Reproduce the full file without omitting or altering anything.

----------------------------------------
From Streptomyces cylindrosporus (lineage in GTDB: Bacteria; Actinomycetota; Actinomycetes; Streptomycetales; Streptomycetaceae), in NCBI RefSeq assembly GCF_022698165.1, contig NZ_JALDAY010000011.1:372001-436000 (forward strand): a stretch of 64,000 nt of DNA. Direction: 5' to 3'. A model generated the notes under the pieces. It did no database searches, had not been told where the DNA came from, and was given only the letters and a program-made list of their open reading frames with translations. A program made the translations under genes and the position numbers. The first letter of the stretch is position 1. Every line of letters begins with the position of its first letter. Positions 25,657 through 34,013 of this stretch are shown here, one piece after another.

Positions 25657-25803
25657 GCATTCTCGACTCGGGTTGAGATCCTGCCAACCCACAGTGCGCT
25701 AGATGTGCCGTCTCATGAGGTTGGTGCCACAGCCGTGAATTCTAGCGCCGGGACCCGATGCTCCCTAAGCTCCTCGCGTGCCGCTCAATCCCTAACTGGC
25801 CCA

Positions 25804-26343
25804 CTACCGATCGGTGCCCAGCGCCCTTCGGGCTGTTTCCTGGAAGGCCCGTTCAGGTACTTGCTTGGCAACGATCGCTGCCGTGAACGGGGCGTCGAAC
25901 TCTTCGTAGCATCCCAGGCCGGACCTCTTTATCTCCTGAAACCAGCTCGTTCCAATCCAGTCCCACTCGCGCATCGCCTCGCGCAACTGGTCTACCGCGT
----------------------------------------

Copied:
From Streptomyces cylindrosporus (lineage in GTDB: Bacteria; Actinomycetota; Actinomycetes; Streptomycetales; Streptomycetaceae), in NCBI RefSeq assembly GCF_022698165.1, contig NZ_JALDAY010000011.1:372001-436000 (forward strand): a stretch of 64,000 nt of DNA. Direction: 5' to 3'. A model generated the notes under the pieces. It did no database searches, had not been told where the DNA came from, and was given only the letters and a program-made list of their open reading frames with translations. A program made the translations under genes and the position numbers. The first letter of the stretch is position 1. Every line of letters begins with the position of its first letter. Positions 25,657 through 34,013 of this stretch are shown here, one piece after another.

Positions 25657-25803
25657 GCATTCTCGACTCGGGTTGAGATCCTGCCAACCCACAGTGCGCT
25701 AGATGTGCCGTCTCATGAGGTTGGTGCCACAGCCGTGAATTCTAGCGCCGGGACCCGATGCTCCCTAAGCTCCTCGCGTGCCGCTCAATCCCTAACTGGC
25801 CCA

Positions 25804-26343
25804 CTACCGATCGGTGCCCAGCGCCCTTCGGGCTGTTTCCTGGAAGGCCCGTTCAGGTACTTGCTTGGCAACGATCGCTGCCGTGAACGGGGCGTCGAAC
25901 TCTTCGTAGCATCCCAGGCCGGACCTCTTTATCTCCTGAAACCAGCTCGTTCCAATCCAGTCCCACTCGCGCATCGCCTCGCGCAACTGGTCTACCGCGT